Until it looked like this and was ready for the pan.

Then it went into the oven for about 30 minutes and I commenced washing my bowls and utensils so I’d be ready to make the cake part. When I stuck a fork in them to see if they were done, I did as any normal person would do, and ate the moist brownie crumbs that came out with the fork. Oh My God. It was absolutely HEAVENLY. I cannot wait to dig into that layer of my cake. I’ll probably have to make these brownies just by themselves sometime.

I started prepping ingredients for the next part while the brownies were still in the oven.

I chopped more unsweetened chocolate.

This time into large-ish chunks.

I didn’t actually chop on top of the simmering water. This position just had better lighting and was less blurry.

Then there was more dry ingredient sifting.

Now the chocolate, cocoa and water melting/mixing could begin.

Once I added the sugar it looked much better and mixed much easier.

Then I mixed the buttermilk and vanilla and set it aside.

Out came the hand mixer so I could mix the eggs and sugar until it was all nice and fluffy.

I was amazed when I took a couple of pictures with the flash on as I was mixing because I swear the mixer is on in both of them. It doesn’t even look like the beaters are moving in the second picture. Aren’t I easily amused.

For some reason I failed to take pictures of mixing everything together, but it really just wasn’t that interesting. I added the chocolate to the eggs and sugar and alternated adding the dry ingredients and buttermilk/vanilla mixture.

Then everything went into the prepared cake pan to bake for nearly 40 minutes. The recipe said 30 minutes, but I guess my oven is colder so it took longer than expected.

After the cake was out and the dishes were washed again, it was time for a break to let everything completely cool before I started on the mousse. At this time I also put a bowl, my whisk, and the beaters in the freezer because they’re supposed to be “well-chilled.” I figured about 2 hours would be enough time in the freezer.

I had a slight mishap while making the mousse. I didn’t look at the recipe and so I poured both pints of heavy cream into my bowl. As I was whipping it, I kept thinking “This is so much mousse for the middle of the cake.” And then I remembered that I only needed ONE pint of it. *sigh*. At least I remembered before it got completely whipped and the chocolate was added. I just took out half and put it in a bowl so I could use it for the ganache later. I also failed to photograph the mousse-making process, but it was just melting chocolate, whipping cream and adding them together.

The I assembled the cake in the springform pan, covered it in plastic wrap, and let it chill in the fridge for an hour.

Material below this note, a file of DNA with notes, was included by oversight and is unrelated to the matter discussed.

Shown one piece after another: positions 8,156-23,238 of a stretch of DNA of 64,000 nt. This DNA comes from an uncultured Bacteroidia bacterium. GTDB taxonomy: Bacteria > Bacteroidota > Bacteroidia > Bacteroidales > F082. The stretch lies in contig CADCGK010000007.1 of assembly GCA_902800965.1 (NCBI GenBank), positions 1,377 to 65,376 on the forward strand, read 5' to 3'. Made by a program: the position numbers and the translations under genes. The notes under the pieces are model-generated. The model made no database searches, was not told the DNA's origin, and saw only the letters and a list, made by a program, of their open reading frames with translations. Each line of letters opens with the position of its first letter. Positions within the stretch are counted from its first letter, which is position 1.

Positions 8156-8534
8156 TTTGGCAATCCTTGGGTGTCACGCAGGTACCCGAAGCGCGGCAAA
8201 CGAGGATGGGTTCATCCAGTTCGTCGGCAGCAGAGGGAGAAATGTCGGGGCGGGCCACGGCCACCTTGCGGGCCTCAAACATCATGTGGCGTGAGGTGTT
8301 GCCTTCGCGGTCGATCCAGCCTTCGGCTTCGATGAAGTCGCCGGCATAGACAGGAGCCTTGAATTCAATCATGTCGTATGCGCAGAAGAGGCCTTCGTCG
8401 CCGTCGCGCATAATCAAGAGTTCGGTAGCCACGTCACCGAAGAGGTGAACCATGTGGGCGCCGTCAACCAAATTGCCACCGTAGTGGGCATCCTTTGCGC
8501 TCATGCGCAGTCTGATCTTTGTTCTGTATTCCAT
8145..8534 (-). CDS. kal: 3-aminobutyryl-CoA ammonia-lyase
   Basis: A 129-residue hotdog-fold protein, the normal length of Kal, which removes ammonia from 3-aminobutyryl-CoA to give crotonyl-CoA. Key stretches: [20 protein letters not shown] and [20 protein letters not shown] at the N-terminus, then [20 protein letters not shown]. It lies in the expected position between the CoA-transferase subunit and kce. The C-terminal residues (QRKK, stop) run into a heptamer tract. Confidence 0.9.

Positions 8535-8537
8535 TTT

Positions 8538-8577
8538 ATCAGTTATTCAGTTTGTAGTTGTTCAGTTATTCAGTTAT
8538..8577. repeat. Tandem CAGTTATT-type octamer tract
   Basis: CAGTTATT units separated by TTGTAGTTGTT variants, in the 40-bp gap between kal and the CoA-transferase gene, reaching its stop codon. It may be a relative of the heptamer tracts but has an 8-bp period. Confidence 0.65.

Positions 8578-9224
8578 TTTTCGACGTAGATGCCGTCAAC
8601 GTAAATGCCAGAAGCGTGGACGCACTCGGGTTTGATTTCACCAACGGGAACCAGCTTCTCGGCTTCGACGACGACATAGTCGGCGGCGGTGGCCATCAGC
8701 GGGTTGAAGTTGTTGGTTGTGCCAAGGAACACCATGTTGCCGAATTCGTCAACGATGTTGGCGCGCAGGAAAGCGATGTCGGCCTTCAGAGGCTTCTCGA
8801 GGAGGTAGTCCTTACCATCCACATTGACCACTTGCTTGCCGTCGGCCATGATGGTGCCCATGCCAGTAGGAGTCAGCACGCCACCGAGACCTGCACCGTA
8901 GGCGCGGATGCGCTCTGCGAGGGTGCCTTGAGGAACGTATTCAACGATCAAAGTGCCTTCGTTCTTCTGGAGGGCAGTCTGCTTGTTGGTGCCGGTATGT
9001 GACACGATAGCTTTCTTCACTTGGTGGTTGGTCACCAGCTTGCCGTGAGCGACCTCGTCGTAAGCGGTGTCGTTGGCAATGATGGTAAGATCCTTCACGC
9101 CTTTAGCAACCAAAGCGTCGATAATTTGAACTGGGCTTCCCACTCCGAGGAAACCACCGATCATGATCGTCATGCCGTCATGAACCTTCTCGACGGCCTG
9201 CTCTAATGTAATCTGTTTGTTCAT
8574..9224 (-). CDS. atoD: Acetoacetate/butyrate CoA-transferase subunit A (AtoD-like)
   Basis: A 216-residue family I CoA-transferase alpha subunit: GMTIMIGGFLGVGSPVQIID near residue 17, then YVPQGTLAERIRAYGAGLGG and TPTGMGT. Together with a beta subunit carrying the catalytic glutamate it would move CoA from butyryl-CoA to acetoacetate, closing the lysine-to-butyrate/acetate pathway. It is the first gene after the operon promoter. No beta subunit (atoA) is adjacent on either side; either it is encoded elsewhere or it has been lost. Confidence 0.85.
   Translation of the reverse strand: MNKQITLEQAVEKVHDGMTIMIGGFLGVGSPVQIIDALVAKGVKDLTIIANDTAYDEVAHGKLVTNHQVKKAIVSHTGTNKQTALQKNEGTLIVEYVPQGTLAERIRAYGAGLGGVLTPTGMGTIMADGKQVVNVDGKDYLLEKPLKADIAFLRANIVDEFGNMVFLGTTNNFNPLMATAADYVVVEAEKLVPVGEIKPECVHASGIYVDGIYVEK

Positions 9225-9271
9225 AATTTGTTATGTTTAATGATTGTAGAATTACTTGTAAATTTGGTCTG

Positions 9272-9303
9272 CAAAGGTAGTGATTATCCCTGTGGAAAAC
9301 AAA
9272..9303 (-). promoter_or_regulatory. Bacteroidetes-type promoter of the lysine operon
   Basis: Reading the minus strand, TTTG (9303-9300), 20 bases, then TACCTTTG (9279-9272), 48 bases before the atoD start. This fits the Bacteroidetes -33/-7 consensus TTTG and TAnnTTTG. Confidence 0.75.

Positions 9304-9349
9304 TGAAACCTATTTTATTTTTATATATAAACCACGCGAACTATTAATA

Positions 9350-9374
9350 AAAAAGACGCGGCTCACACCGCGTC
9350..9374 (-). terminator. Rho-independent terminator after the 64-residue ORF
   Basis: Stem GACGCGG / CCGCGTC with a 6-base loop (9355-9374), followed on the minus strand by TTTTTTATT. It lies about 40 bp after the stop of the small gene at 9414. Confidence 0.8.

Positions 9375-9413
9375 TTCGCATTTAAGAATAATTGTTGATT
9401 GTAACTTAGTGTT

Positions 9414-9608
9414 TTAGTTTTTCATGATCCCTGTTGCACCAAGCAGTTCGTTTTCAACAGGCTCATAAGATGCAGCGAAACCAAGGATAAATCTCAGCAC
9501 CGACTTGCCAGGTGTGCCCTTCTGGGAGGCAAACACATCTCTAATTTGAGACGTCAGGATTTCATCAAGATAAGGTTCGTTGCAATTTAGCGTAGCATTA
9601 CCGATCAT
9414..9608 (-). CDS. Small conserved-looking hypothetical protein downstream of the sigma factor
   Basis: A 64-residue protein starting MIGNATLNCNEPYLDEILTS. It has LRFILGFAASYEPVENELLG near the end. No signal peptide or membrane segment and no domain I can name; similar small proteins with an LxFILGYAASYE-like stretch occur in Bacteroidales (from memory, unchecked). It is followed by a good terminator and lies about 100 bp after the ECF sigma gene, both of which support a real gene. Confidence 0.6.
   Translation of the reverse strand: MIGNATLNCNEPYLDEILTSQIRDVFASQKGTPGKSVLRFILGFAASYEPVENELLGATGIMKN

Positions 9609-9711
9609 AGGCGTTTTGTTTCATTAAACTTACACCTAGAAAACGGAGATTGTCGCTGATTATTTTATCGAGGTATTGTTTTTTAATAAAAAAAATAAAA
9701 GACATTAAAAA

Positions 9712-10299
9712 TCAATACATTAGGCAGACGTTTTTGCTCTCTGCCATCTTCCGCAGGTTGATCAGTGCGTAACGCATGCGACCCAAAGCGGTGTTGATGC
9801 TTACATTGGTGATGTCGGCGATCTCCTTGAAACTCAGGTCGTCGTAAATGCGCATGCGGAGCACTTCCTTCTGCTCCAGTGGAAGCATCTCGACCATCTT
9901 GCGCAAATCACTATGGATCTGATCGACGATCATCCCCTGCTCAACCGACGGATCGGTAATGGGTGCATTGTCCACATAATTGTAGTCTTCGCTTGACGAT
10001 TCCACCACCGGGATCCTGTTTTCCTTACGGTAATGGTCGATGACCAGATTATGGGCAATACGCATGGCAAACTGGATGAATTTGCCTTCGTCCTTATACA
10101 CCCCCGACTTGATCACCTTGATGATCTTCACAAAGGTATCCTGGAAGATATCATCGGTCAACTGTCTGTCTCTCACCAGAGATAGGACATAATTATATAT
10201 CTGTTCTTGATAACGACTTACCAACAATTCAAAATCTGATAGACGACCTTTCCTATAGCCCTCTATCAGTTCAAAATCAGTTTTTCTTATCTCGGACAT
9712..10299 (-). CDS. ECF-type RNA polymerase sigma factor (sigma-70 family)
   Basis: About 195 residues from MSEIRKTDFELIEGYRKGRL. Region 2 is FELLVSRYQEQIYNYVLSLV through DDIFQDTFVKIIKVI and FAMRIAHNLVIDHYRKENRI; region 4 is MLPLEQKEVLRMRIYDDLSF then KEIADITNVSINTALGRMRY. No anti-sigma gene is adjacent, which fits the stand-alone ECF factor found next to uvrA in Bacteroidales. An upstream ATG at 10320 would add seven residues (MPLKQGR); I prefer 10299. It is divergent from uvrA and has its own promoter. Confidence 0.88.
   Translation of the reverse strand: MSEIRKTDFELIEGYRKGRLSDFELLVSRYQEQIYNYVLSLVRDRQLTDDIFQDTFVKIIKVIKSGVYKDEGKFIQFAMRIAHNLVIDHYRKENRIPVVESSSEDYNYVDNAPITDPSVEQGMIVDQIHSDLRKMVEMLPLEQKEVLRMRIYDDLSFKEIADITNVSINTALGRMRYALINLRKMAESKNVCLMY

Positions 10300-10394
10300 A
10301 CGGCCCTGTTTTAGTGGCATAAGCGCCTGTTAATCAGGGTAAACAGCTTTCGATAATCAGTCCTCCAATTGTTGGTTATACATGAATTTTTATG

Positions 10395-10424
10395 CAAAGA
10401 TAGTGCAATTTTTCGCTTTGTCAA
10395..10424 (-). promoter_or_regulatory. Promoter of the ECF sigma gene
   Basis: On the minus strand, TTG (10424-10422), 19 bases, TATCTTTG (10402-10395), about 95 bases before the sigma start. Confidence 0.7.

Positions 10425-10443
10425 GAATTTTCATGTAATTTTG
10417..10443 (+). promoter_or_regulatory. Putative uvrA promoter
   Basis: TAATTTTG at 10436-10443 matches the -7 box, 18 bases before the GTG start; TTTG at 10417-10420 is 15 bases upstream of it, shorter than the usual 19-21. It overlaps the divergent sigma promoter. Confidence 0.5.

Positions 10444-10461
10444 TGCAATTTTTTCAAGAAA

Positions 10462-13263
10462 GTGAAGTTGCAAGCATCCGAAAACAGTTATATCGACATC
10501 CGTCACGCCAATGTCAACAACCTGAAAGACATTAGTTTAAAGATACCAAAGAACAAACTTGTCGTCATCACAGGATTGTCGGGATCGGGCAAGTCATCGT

The ganache came together very nicely, even given the slightly whipped consistency of the cream. Most of the air came out of it after it was brought to a boil and then taken off the heat, so thank goodness my lack of attention to detail did not have any ill effects.

I have never used to much chocolate in one day. Let’s tally it all up: 5 1-ounce Baker’s unsweetened chocolate squares, 2 tablespoons of cocoa powder, and 6 4-ounce bars of Ghirardelli semisweet chocolate. That’s about 30 ounces of chocolate, which is nearly 2 POUNDS! Paired with the sugar in this cake, it’s sure to be a rich chocolate coma and sweet sugar rush to remember.

Doesn’t that look SO good already? I wanted to eat it then and there, even without the ganache.

Dripping and oozing down.

Boy did I make a big mess.

I let it chill in the fridge for about an hour and a half to set up and for the ganache to harden a bit.

STRAWBERRY TIME!

I am happy with my ganache-ing skills and especially pleased that the cake is nice and flat and as straight as I could ask for. I’ll be sure to make another post detailing the demolition of this delicious-looking (and hopefully wonderful tasting) cake.

Now it’s all wrapped up to chill in the fridge until tomorrow afternoon when I can finally dig in with some friends. It’s going to be a long, long night. . . .

At this point–and before having even tasted the final product–I think I can honestly say that this is one of the creations I’m most proud of making. It may have taken me from 10am to 7:30pm, but I would happily make this again and again, as long as I do not have to rush the process. This was the best birthday-cake-making day I could have asked for.